by Chris Holmes
OK it is time to get focussed! When I launched the Truth Will Out Campaign back in March 2008, it was to blow the whistle on the Global Nicotine Scam, not to spend the rest of my working life discussing Champix… or Chantix to give it the alias it goes by in the United States. Varenicline. Doesn’t matter what you call it, it still doesn’t work very well unless what you’re after is a mental breakdown and the loss of everything that is dear to you.
That drug is based upon the notion that smokers smoke because of nicotine – an idea which doesn’t stand up to any serious scrutiny, it’s just that no-one was scrutinising it until I published Nicotine: The Drug That Never Was in 2007.
Since then, a study done by Dr Reuven Dar from Tel Aviv University’s Psychology Department (link follows) has confirmed exactly what I was saying in that book: namely that smokers’ cravings are not withdrawal symptoms, and indeed are not related to nicotine levels in any way. Smoking is NOT a drug addiction, it just looks like one if you don’t know the difference between an addiction and a compulsive habit. And doctors currently do not, which is why I wrote the book. To understand the difference, you need to understand how the human Subconscious mind organises and repeats compulsive habitual behaviour. As a hypnotherapist, I’ve spent more than a decade shutting down habits like that with hypnotherapy, usually in one session.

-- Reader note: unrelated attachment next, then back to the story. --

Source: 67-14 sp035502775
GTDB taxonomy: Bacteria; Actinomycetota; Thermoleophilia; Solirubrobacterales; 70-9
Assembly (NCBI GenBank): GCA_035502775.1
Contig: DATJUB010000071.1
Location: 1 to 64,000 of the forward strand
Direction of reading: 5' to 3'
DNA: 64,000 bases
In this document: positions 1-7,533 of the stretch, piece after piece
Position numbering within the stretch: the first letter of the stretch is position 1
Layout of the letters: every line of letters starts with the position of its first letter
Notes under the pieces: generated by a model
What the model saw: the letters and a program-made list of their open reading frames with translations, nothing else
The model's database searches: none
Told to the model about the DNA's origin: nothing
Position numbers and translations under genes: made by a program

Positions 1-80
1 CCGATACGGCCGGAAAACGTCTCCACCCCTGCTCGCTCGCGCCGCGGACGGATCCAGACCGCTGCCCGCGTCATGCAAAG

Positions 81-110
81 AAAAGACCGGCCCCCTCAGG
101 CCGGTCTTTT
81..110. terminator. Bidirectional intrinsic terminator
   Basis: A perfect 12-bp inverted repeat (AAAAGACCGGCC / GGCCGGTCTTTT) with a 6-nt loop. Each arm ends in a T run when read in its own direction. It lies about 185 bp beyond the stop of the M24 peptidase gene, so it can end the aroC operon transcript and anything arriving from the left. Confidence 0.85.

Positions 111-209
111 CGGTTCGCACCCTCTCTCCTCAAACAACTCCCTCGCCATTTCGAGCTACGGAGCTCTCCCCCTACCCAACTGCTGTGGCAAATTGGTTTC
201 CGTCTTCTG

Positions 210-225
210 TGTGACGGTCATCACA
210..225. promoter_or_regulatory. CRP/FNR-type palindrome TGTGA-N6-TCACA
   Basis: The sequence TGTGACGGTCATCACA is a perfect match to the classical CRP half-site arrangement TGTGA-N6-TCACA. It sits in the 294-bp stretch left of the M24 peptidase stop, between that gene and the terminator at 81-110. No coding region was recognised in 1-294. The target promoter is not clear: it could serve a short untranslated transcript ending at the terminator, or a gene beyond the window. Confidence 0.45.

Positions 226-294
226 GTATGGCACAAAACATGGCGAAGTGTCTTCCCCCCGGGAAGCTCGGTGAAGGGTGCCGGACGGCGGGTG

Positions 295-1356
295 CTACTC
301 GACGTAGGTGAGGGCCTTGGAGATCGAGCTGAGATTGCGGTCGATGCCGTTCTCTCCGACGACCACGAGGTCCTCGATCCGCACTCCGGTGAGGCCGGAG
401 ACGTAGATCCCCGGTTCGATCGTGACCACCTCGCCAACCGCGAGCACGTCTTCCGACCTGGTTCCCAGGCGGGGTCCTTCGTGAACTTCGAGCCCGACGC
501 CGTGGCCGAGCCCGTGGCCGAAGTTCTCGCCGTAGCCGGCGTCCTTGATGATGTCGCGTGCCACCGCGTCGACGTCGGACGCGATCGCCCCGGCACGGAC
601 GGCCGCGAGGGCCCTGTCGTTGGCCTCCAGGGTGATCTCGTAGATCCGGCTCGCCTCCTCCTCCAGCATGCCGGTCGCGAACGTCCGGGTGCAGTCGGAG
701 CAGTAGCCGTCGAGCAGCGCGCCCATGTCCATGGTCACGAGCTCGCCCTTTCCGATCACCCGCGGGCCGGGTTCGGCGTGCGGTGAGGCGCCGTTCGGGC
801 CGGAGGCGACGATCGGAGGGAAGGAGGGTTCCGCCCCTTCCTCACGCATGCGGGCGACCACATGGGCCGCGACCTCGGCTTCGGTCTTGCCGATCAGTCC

I have done that with thousands of individuals, one at a time. It is not a trick. It is not a parlour game. It is a process of communication and anyone can respond to it if they choose. It is all explained in the book – available as a paperback (£16.95) or a download (£5). The fact is, both Champix Chantix and Nicotine Replacement Products are all based on a myth in the first place, and that is why they usually fail. Shame that smokers usually blame themselves for that failure, when they should be blaming those lousy methods!
more about hypnotherapy
…and then there is this! We are quite simply right about this. Sorry, Doc! Sorry, NiQuitin! The Nicotine Tale turned out to be an embarrassing medical error leading to a collosal global scam.